Roses are heavy feeders. Enrich the soil with compost in spring and throughout the season to boost fertility.

Apply Epsom salts in May and June to spur vegetative growth.

Banana peels are an excellent source of phosphorus which will help keep hybrid teas ever blooming.

Pruning

Good air circulation is key for keeping hybrid teas productive and disease-free.

Throughout the growing season, remove crisscrossing branches, suckers, blackened or dead wood, and diseased leaves.

During dormancy in late winter, do a hard pruning. Hybrid teas should be cut back to 12 to 18 inches from the ground to encourage vigorous growth come spring. 

Deadheading

In flower from May to the first frost, deadheading faded hybrid tea roses will promote rebloom.

Problems

Roses are affected by a wide range of pests and disease. These include black spot, powdery mildew, rose rosette, rust, aphids, spider mites, leaf hopper, Japanese beetles, thrips, and deer.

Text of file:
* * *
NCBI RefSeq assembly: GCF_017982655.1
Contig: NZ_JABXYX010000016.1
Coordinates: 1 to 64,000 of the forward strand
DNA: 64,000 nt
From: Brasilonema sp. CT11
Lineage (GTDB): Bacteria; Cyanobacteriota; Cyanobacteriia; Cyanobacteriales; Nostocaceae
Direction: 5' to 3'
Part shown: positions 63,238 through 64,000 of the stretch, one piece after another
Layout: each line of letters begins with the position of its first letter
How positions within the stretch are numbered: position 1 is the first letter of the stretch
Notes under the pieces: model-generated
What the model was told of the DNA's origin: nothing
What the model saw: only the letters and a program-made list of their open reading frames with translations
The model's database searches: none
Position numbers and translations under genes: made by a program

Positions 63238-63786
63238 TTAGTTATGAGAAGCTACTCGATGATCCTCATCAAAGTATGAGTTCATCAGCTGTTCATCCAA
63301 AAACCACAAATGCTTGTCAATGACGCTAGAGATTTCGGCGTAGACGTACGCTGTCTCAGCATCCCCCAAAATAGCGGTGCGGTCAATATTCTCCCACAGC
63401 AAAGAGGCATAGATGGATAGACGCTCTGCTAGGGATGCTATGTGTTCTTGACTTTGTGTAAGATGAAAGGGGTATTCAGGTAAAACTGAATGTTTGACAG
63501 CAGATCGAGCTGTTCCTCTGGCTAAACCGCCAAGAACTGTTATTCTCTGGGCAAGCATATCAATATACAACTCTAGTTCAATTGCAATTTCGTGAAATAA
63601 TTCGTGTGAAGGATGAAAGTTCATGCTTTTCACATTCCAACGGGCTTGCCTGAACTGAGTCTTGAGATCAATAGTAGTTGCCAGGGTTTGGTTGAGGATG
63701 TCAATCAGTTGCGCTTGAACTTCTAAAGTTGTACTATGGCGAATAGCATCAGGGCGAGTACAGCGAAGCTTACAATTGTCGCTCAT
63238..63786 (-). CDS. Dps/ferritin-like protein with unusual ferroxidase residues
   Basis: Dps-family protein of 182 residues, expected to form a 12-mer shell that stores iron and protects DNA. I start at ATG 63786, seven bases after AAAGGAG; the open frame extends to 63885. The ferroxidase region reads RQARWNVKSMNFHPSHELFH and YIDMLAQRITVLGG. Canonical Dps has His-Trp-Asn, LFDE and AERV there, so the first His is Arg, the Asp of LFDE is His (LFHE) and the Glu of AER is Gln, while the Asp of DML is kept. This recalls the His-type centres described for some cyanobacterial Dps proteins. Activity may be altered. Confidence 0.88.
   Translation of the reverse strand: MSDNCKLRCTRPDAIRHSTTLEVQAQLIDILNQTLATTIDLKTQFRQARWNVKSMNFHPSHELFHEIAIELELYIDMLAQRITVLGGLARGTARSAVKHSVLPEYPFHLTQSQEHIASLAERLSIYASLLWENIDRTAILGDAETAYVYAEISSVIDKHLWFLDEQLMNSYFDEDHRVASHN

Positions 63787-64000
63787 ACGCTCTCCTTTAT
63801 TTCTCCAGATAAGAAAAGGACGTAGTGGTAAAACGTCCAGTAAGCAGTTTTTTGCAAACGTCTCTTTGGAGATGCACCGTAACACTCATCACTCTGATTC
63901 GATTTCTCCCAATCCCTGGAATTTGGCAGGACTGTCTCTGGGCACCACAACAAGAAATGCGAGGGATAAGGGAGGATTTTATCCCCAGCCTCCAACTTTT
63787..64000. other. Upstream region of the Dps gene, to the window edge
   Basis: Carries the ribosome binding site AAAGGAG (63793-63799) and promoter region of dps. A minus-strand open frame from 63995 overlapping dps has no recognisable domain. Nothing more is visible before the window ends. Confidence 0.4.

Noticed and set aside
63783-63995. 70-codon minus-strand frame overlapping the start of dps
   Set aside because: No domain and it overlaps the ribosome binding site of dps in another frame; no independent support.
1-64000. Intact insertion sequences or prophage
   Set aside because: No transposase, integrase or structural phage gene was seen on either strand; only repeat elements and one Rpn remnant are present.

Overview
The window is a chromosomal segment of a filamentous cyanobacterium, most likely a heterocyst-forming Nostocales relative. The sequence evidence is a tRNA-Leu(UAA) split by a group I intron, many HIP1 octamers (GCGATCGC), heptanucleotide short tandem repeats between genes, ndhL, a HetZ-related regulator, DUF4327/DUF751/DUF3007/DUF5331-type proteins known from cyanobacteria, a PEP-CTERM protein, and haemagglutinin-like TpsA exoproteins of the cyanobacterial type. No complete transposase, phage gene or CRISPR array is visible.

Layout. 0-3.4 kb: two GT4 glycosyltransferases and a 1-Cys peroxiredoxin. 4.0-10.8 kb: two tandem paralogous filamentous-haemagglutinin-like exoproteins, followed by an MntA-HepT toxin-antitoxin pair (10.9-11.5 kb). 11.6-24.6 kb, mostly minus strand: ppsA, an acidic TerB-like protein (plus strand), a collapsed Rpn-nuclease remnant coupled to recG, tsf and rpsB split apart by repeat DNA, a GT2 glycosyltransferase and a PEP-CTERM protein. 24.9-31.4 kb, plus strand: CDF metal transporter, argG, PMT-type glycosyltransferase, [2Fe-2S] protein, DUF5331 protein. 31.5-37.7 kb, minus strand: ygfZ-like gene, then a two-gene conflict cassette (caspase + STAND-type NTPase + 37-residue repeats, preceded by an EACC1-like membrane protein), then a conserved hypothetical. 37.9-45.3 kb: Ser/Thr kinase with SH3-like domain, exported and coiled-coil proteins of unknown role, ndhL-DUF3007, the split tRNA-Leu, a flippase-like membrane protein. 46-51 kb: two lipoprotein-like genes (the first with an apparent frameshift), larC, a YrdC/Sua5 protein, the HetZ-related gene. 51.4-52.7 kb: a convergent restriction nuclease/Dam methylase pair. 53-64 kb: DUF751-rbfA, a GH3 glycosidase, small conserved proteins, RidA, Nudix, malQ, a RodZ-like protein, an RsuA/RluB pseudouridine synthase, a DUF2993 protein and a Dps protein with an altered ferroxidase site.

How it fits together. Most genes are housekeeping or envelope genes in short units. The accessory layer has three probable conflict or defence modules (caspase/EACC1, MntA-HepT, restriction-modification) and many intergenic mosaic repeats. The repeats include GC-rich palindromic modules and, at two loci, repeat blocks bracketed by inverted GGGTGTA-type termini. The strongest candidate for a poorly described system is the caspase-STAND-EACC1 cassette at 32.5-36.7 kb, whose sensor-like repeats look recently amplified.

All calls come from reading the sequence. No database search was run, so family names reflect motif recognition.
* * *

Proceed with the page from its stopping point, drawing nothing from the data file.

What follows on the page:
While these plants may present some challenges, the rewards are certainly worth it.


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Lindsay Sheehan

I am a writer, lifelong plant lover, permaculture gardener, and unabashed nature nerd. I’m endlessly fascinated by the natural world and its curious inner workings – from the invisible microbes in soil that help our plants grow, to the hidden (and often misunderstood) life of insects, to the astonishing interconnectedness that lies at the heart of our forests. And everything in between.

My gardening philosophy is simple – work with the forces of nature to foster balanced ecosystems in the landscape. By taking advantage of 470 million years of evolutionary wisdom, suddenly the garden is more resilient and self-sustaining. By restoring biodiversity, we get built-in nutrient cycling, pest control, climate regulation, and widespread pollination. By building healthy soil and supporting the food web, we can have lush gardens and do a small part in healing our local biomes, too.

On my own humble patch of earth in zone 5b, I’m slowly reclaiming the land and planting it densely with native wildflowers, grasses, shrubs, and trees. I also tend a food forest, herb garden, and an ever-expanding plot of fruits and vegetables, where I abide by the old adage, ‘one for the mouse, one for the crow, one to rot, and one to grow’.